Emotional Closeness of Conversation Partners and Emotional Control with Implications for Financial Services Professionals
Client meetings can be highly emotional events. Clients will often share some of their most positive and negative moments in life with a financial services professional. Emotions may sometimes be a considerable barrier to helping clients achieve their financial goals. Whether it is panicking and selling out at the bottom of a market downturn, actions influenced by deeply rooted emotional learning based on a financial trauma, or any other emotional barrier that interferes with making healthy financial decisions, emotions can endanger a client’s financial well-being. At other times, however, emotions can play an important role in helping clients achieve financial goals, such as motivating a client to save for a child’s education or facilitating the emotional activation that may be needed to engage in a therapeutic intervention aimed at ends such as emotional memory reconsolidation.
Consequently, financial professionals have an interest in cultivating an emotional environment that provides the best likelihood of fulfilling the objectives of a meeting. However, while many financial professionals adhere to practices, beliefs, and conventional wisdom with respect to how to best cultivate an emotional environment which facilitates good financial outcomes, little empirical evidence exists to guide professional decision making regarding the influence of an emotional environment on client behavior.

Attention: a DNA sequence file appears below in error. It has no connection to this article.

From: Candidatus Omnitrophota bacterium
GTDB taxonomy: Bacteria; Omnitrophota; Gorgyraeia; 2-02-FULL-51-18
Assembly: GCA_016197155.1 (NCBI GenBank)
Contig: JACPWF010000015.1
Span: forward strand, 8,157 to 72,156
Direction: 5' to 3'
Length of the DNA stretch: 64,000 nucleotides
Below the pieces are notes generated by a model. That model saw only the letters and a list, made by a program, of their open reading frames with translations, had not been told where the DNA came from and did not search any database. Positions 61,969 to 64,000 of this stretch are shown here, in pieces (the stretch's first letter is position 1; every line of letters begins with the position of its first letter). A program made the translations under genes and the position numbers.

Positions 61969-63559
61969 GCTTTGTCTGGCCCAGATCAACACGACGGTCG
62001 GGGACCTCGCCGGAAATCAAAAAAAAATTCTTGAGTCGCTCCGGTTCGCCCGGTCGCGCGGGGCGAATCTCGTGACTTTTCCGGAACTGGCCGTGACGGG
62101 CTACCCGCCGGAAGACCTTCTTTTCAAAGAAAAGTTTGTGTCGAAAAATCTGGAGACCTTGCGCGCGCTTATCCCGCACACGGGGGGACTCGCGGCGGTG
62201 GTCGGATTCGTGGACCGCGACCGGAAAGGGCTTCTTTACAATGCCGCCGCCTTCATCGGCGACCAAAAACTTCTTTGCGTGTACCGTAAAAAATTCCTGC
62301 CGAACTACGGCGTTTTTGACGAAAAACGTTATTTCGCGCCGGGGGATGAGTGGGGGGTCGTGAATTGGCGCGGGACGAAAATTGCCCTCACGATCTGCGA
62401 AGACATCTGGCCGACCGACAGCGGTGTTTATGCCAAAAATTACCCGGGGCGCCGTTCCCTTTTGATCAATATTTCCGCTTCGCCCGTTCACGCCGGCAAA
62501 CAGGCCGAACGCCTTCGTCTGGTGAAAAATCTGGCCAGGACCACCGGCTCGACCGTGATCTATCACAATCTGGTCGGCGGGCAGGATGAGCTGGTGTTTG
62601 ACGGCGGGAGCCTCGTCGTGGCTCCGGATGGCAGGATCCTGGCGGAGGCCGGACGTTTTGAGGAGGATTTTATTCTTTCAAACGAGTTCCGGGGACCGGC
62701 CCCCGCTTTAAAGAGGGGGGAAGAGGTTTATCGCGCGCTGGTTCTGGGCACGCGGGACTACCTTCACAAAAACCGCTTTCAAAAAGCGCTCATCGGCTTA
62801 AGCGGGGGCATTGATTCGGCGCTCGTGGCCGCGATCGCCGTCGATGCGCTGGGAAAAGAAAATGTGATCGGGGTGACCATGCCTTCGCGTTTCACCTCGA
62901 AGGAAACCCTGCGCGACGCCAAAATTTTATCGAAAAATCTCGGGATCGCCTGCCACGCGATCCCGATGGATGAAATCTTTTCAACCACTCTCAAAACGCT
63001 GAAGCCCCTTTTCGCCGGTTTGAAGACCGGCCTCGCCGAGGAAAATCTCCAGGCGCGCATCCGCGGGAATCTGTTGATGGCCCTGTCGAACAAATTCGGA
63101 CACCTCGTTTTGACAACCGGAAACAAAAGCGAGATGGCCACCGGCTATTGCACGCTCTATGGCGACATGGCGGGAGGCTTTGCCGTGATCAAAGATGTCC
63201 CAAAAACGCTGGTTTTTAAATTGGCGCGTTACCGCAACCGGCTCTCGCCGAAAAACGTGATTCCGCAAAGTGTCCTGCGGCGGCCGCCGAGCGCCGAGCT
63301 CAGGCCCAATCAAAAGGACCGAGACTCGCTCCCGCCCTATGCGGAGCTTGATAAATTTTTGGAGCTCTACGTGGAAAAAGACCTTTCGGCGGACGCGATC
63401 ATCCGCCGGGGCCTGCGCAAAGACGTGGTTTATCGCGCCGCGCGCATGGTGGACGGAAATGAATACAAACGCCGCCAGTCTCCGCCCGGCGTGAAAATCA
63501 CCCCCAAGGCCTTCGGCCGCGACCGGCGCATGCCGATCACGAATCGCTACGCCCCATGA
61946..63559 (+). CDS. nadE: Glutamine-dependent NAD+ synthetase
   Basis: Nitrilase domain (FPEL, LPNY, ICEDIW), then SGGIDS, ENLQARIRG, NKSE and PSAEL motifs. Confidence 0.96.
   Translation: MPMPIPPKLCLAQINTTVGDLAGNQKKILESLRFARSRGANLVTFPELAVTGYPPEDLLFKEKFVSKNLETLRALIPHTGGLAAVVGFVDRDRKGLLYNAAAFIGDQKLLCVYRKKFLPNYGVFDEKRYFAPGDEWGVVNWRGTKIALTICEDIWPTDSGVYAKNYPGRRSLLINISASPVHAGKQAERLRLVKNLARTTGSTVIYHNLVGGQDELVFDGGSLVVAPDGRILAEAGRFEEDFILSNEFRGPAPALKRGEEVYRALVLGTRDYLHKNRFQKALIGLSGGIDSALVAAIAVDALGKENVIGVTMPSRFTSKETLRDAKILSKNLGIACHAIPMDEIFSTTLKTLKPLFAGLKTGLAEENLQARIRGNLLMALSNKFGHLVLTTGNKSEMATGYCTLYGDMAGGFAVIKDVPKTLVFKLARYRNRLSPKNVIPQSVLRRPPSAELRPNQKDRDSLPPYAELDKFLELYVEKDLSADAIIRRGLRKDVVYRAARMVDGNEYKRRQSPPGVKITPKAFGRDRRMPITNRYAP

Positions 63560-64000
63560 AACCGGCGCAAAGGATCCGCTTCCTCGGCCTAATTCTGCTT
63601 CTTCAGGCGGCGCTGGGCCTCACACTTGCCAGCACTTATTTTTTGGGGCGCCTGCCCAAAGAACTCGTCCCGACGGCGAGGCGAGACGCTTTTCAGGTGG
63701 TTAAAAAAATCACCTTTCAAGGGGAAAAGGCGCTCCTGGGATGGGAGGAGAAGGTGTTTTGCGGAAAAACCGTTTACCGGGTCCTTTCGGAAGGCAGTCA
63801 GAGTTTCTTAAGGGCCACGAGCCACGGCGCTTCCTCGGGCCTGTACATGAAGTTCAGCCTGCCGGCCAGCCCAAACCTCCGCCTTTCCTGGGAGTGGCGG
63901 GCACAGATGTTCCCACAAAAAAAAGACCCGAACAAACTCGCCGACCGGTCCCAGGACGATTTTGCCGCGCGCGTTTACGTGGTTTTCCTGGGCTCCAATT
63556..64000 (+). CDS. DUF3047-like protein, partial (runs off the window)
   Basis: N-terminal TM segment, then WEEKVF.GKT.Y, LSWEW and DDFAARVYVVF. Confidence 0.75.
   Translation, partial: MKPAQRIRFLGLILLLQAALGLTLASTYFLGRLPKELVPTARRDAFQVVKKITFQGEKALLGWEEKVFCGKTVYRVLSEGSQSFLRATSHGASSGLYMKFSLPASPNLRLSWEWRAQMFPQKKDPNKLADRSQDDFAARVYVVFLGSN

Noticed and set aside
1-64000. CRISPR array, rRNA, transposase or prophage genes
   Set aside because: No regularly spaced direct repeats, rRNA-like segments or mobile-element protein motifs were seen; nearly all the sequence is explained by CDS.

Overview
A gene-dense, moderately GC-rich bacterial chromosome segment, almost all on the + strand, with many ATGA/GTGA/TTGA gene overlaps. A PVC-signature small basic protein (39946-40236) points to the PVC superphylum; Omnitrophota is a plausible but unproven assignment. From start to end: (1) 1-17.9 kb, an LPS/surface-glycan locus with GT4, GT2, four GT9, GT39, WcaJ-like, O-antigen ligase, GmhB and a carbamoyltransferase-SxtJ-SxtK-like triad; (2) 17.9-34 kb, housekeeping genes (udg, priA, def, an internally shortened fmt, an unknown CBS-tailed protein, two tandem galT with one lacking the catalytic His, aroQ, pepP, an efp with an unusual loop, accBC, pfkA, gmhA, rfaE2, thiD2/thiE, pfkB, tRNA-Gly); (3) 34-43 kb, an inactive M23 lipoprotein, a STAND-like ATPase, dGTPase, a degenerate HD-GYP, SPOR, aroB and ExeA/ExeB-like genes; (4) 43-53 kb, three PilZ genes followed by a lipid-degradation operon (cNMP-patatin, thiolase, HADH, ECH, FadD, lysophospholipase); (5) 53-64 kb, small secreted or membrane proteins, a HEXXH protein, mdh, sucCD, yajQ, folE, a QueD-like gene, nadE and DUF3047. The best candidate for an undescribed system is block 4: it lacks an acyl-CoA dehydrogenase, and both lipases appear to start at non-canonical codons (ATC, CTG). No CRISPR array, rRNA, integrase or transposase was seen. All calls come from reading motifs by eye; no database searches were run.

Results from an exploratory study were consistent with the hypothesis put forward by Adam Smith’s The Theory of Moral Sentiments in that the more emotionally close we are to those in our presence the less we are able to compose our emotions.
Financial services professionals should be mindful of the ways in which their own relationship with clients and the presence of third-parties in a client meeting may influence the emotional environment of the client meeting. Depending on the desired outcome of a meeting, more or less emotion may be preferred, so the emotional closeness of individuals included in a client meeting may be one factor that professionals can control to try and cultivate an emotional environment that promotes good financial outcomes for clients.